The Production of Divine Images in the Ancient World and the “Image-Ethics” of the Decalogue

This paper takes a comparative approach to biblical conception of the “image of God” in relation to the ANE conceptions of the cultic images, with a special focus on the Decalogue. This new thesis builds on the work of Dick et al. (1999), Walls et al. (2005), Middleton (2005), Middlemas (2014), McDowell (2015), and Peterson (2016).

Mesopotamian and Egyptian texts contain descriptions of the rituals governing fabrication, consecration, daily care, and refurbishment/destruction of divine images (idols). These rituals reveal something about the common understanding of the deity-image relationship that should inform the reading of not just Genesis 1-3 but many other OT texts, as well.

Each of the Ten Commandments in some way relates to one or more of four human capacities or activities as image-bearers of YHWH: 1) The fabrication and enlivening of new images (sexuality); 2) The destruction of images (violence) as tantamount to an attack on the deity; 3) The relationship of the “mouth opening” and “mouth washing” ceremonies to the verbal capacity of the image, which also relates to moral agency (words); and 4) Kingship: the projection of the deity’s authority into the world using the image (human stewardship/ownership).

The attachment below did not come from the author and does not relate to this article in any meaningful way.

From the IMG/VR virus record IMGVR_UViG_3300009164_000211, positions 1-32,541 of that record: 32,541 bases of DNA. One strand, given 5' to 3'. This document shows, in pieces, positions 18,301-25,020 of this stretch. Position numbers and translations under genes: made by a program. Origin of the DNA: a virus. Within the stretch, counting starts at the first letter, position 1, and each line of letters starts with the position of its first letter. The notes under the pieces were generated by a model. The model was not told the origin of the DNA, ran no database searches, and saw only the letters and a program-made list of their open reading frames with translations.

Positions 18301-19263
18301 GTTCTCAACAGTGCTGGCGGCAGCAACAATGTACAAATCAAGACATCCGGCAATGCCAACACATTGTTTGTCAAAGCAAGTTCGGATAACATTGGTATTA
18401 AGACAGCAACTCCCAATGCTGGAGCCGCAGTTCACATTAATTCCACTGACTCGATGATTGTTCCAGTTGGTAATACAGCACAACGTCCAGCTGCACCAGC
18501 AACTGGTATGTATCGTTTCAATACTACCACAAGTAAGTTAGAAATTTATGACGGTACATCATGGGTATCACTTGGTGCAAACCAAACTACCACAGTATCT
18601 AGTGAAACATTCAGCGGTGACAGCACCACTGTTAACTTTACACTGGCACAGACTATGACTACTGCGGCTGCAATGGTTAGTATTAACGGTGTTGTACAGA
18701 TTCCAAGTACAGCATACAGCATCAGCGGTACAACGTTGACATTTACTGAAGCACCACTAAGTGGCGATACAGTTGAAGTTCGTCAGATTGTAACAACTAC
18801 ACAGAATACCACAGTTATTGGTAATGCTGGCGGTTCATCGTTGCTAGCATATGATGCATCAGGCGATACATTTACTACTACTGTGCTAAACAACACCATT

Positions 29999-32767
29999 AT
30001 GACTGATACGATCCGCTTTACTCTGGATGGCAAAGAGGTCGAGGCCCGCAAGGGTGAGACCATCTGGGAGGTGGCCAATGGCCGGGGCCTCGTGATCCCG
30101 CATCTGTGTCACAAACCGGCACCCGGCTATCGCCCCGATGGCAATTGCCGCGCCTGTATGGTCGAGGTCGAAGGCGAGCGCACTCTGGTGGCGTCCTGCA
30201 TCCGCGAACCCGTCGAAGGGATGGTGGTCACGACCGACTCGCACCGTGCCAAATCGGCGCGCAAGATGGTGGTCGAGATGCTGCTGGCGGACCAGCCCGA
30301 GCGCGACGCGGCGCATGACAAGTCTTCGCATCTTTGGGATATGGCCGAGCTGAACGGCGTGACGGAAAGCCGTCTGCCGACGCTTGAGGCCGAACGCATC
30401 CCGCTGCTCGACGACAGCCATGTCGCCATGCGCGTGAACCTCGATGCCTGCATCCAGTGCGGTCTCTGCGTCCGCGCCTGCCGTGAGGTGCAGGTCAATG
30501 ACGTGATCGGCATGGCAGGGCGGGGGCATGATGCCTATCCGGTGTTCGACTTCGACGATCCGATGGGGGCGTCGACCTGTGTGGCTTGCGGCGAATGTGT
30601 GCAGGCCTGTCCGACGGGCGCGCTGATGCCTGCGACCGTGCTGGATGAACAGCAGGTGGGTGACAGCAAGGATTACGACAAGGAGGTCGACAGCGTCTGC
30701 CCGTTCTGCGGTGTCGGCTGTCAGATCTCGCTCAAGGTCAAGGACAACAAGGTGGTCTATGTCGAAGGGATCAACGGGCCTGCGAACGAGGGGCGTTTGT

This image-of-God-based lens has the further potential to explain the relationship between the moral law as epitomized in the Decalogue, and the ceremonial dimensions of the Mosaic Law. Ritually impure human images freshly carry marks of their sexual behavior (capacity to generate more human images) or death (destruction of images), and must not enter the presence of YHWH God, lest his uniqueness as the Creator be overshadowed.

Leave a Comment